Government plans to extend Sunday Trading are unwanted and will damage the place that Sunday has in British culture, a member of the House of Lords has suggested.
Lord Mendelsohn, a Labour Shadow Spokesman, said neither shopworkers nor customers are calling for the change.
“Whether you’re religious or not, Sunday has always been an important part of British culture”, Lord Mendelsohn wrote in The Huffington Post.
The Government wants to use the Enterprise Bill to devolve the issue of Sunday Trading to local areas and has also proposed changes to the rights of employees.
But a new legal opinion on the issue, commissioned by The Christian Institute, has highlighted serious flaws in the plans.
MPs will have a chance to oppose the move early next month when the Bill reaches Report Stage in the House of Commons.
Lord Mendelsohn, who speaks on Business, Innovation and Skills for Labour, said ministers were “railroading” the plans through Parliament.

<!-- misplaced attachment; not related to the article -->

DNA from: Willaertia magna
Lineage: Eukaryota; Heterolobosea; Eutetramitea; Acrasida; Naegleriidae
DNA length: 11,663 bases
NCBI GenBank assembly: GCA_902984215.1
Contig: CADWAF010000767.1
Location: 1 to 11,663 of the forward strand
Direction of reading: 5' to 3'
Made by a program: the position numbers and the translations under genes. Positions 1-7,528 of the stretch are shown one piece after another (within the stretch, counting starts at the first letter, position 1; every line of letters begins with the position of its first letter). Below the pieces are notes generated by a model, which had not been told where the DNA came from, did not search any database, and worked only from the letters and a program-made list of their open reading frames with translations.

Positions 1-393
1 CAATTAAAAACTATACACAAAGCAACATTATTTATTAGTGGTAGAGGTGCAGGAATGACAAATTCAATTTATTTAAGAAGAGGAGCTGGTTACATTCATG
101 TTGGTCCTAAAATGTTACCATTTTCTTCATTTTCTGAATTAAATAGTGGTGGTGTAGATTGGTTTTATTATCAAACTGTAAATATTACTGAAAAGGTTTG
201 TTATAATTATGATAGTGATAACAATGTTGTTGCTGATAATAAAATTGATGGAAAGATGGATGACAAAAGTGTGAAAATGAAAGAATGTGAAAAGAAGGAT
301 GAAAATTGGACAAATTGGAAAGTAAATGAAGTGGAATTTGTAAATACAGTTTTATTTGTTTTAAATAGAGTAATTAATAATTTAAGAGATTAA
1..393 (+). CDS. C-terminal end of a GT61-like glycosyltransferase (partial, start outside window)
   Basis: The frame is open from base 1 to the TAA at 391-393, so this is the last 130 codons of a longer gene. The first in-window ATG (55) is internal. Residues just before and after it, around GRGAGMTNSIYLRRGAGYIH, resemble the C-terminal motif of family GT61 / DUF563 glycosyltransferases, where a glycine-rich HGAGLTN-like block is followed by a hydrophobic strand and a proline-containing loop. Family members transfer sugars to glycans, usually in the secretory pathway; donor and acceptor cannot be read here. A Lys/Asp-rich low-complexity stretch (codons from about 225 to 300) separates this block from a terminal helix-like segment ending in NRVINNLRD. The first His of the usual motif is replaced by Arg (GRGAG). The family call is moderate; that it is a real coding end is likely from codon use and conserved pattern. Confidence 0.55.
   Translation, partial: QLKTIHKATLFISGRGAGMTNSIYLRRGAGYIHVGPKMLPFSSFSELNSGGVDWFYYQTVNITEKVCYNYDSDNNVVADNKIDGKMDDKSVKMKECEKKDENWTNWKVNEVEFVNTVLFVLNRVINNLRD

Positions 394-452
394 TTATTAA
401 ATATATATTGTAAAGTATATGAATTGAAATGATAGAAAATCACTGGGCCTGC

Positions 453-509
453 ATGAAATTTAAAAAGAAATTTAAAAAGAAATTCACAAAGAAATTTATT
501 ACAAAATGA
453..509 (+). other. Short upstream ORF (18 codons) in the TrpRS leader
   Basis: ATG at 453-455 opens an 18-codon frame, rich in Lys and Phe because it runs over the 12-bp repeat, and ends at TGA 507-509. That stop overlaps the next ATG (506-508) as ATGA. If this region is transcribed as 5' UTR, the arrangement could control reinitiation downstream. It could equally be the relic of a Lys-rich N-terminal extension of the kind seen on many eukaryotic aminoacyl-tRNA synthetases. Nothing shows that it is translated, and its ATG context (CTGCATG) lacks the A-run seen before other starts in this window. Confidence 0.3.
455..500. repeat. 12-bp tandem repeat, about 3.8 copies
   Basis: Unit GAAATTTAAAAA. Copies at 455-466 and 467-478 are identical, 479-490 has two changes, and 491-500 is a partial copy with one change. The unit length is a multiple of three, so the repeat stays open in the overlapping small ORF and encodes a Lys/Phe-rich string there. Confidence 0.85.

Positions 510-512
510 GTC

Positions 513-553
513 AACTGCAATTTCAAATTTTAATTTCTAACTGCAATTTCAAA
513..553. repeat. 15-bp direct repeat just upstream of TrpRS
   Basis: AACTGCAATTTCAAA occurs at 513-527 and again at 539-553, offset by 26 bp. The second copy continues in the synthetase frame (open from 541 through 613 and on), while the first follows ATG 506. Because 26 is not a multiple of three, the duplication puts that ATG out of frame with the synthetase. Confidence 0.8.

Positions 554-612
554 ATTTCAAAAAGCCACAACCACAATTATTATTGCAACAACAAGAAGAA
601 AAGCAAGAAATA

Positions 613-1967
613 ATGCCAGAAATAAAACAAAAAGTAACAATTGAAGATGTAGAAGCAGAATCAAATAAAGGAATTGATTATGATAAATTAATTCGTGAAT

He said the Government was ‘ignoring the needs of small businesses, shopworkers, faith groups and families’.
The Peer also highlighted the “fallacy” that increased trading hours on a Sunday will lead to new jobs.
Ministers are wasting time trying to solve a problem that doesn’t existLord Mendelsohn
“However you approach the debate on Sunday trading, the government’s arguments fall flat.
“It is unclear how many retailers actually want to make use of extended hours, shopworkers don’t want it, and consumers aren’t exactly marching down Whitehall to fight for more ways to part with their cash.
“You have to wonder why Ministers are wasting time trying to solve a problem that doesn’t exist.”
A new legal opinion on the issue, from a leading authority on employment law, warned that amendments to employee Sunday Trading rights are “inordinately complex”.
John Bowers QC cautioned that the Government’s plans offer no protection from detriment or dismissal for people who object to working on Sundays during the opt-out notice period.
In October last year, Mr Bowers warned that liberalising Sunday Trading in England and Wales could also affect the way discrimination law is applied in Scotland.
Although Scotland is not party to Sunday Trading legislation, Supreme Court rulings on employment apply there, meaning that Scottish employees would also be affected.